And, finally, to France. There is no shortage of French bubbly in our state, and I’ve written about much of it previously. Here are a handful of can’t-miss sparkling wines from the country that invented the stuff.

Alsace and bubbles aren’t an obvious match, but I can readily recommend Pierre Sparr Rosé Brut Crémant D’Alsace ($18.99), a light, copper-colored, crémant-style sparkling wine with tangerine and clove aromas and surprisingly intense cherry and strawberry flavors for the price. I’ve long sung the praises of Nicolas Feuillatte Champagne Brut ($35.94), a terrific non-vintage Champagne priced lower than many: pale gold, with abundant bubbles and pretty pear and toasted-nut aromas. Bollinger Special Cuvée Brut Champagne ($60.99) is about as dependable as non-vintage Champagne gets, the purest expression of the Bollinger house style—in a word: classy. Ditto Gosset Grande Réserve Brut Champagne ($64.99), which comes equipped with Gosset’s signature toast and nut aromas, fine mousse, full body and classic Gosset complexity—not surprising, since this house (the Champagne region’s oldest) has been making fine Champagne since 1584. For something less predictable this New Year’s Eve, I suggest considering a “grower” Champagne from France. These are unique, artisan Champagnes, estate-grown and -bottled (as opposed to the big Champagne houses, which can use grapes from as many as 80 different vineyards). A 50/50 blend of Chardonnay and Pinot Noir, Chartogne-Taillet Champagne Brut Sainte-Anne ($44.99) offers abundant and lovely mousse, a bouquet of white flowers on the nose and loads of complexity—an incredible non-vintage Champagne for the price. For a few dollars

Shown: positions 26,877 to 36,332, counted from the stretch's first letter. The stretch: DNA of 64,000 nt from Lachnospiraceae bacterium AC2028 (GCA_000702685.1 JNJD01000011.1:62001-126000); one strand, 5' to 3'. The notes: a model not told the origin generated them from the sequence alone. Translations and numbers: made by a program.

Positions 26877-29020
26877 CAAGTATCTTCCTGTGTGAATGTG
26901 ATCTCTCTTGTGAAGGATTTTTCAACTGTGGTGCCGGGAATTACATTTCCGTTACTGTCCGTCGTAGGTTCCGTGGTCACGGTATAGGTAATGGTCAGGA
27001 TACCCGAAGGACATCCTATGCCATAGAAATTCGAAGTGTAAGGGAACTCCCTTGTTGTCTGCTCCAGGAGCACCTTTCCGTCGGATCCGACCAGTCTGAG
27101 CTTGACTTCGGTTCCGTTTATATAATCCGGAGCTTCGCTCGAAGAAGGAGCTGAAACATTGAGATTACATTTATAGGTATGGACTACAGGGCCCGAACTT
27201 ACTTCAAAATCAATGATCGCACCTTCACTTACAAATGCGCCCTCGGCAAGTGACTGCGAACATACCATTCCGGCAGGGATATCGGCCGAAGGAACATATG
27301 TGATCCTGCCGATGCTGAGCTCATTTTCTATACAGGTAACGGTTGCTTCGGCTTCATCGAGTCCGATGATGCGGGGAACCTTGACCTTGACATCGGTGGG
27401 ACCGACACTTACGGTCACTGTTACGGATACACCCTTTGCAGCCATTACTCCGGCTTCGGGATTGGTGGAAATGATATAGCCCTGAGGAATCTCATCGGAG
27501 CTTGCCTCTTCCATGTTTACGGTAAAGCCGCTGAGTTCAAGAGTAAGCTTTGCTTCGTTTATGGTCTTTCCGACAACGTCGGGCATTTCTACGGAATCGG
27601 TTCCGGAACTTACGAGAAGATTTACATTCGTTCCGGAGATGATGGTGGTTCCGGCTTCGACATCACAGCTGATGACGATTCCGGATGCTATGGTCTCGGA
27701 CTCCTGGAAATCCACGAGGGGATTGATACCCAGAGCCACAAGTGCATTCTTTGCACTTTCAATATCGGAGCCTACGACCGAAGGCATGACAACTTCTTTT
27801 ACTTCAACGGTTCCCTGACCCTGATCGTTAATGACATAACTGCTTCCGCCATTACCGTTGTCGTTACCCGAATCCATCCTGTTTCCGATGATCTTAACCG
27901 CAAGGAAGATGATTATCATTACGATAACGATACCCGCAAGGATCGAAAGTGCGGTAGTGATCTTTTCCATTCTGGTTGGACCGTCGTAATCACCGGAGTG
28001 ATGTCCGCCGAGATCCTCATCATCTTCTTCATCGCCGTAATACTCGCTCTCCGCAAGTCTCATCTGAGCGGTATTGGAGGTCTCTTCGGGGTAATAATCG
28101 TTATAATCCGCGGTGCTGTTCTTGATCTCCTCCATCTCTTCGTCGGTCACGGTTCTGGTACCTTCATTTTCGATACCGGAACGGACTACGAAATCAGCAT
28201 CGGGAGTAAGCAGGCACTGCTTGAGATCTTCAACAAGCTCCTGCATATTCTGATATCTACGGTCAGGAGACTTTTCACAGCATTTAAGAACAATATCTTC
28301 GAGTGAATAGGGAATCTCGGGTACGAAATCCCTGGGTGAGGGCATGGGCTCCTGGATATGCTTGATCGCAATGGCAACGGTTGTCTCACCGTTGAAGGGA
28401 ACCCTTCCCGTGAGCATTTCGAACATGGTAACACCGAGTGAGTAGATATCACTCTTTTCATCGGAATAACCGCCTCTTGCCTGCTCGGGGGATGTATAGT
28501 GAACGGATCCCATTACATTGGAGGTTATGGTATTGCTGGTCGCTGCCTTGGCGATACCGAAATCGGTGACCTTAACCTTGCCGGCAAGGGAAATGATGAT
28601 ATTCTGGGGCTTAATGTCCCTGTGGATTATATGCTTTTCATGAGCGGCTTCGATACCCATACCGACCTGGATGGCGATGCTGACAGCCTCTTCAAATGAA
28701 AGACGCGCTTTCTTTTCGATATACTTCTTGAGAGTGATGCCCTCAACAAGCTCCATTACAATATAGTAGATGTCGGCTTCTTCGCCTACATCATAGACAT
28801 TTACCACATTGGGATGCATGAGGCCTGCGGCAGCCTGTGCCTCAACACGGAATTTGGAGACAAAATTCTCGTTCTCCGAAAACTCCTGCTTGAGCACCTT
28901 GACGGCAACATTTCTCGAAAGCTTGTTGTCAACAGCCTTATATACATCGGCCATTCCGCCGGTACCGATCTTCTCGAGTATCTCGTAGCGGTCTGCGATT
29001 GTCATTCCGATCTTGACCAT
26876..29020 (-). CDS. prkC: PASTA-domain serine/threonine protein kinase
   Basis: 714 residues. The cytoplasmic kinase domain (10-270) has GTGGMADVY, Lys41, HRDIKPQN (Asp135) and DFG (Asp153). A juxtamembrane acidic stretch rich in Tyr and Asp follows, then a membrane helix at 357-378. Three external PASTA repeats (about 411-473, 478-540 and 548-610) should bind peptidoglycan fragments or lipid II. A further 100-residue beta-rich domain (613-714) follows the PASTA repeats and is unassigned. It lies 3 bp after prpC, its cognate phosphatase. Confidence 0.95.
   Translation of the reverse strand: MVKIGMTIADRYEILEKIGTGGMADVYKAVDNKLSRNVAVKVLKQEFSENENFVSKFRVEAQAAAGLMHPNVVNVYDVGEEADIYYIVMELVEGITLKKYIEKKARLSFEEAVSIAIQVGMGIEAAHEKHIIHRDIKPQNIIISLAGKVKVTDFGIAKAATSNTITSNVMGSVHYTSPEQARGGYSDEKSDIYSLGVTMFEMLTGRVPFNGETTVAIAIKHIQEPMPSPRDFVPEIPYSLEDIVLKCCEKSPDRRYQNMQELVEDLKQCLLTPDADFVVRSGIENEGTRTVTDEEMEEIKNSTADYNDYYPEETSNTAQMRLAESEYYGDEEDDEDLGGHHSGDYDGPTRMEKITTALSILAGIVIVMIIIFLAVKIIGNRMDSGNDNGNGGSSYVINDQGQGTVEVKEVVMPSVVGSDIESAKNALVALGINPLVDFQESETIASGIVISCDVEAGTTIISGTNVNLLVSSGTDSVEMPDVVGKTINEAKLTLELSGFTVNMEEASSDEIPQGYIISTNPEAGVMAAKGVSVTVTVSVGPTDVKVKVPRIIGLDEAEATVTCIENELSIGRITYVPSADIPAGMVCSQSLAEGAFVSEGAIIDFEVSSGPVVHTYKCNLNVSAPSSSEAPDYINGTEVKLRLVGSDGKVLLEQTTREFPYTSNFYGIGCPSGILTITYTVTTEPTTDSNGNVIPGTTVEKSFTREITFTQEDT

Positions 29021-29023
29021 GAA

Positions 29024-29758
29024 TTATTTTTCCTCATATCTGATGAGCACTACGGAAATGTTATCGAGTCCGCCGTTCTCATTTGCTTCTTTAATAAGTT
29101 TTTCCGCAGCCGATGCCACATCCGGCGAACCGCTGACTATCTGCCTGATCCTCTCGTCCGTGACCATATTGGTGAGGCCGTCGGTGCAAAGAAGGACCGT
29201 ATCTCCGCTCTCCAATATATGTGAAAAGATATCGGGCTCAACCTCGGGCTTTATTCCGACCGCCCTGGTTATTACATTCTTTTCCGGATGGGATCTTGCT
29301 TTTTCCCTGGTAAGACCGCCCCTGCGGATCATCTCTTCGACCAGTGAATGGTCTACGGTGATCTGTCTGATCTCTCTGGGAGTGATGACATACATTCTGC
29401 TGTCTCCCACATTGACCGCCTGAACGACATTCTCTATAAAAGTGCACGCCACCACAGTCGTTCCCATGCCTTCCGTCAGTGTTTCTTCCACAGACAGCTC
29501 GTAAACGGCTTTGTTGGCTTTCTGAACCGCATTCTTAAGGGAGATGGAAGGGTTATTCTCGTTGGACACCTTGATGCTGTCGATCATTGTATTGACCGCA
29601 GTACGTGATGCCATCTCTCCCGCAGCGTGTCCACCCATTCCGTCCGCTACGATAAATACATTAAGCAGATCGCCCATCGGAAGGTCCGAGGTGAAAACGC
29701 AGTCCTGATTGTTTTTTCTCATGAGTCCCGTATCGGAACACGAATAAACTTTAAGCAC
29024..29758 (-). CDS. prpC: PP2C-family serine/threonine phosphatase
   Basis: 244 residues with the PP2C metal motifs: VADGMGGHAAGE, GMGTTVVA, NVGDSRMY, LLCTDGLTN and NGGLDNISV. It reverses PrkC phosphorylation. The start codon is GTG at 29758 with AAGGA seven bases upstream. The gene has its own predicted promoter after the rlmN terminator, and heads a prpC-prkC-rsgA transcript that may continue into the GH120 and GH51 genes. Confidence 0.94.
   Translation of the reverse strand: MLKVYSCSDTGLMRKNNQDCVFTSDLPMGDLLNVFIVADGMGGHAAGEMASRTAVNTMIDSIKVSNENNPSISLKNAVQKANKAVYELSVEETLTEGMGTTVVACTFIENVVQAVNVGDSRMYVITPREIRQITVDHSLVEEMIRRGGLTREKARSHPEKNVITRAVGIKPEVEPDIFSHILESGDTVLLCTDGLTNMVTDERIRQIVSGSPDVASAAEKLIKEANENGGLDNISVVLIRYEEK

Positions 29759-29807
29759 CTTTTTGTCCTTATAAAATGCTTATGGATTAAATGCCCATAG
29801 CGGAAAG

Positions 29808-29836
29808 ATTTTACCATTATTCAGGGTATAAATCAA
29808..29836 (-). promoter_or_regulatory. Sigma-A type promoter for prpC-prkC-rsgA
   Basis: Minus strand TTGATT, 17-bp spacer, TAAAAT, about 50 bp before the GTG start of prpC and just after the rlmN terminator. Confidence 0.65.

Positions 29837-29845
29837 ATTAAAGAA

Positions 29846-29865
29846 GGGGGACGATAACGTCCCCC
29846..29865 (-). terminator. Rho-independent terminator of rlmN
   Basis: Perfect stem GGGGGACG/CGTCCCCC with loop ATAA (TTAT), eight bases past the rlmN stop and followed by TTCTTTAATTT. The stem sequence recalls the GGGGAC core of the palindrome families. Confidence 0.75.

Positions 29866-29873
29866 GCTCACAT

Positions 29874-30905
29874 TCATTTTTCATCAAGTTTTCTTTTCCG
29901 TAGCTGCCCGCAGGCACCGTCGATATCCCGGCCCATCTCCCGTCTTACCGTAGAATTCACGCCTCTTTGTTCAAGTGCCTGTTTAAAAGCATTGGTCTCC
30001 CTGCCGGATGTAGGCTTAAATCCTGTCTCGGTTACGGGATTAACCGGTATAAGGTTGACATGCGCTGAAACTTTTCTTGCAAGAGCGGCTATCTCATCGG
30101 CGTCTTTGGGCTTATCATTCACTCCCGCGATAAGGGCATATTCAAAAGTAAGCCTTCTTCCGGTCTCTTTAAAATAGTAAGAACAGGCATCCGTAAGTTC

more, step up to another fantastic grower Champagne: Jean Lallement et Fils Champagne Brut ($53.99). This is a gorgeous wine, simultaneously subtle and complex, with beautiful floral notes, ripe pear flavors and underlying minerality. It would turn any occasion into a very special one.

Finally, as I’ve said before, my personal favorite Champagne is Salon Le Mesnil Blanc de Blancs 1997 (but I’ll take any vintage). However, priced at $329.99, there won’t be any Salon flowing on my New Year’s Eve. So, if you’re pouring Salon at your party, please invite me!

More New Year's Eve
Concerts & Parties
Champagne | SLC Dining Spots
International Food Traditions
New Year's Day Brunch
Resorts & Excursions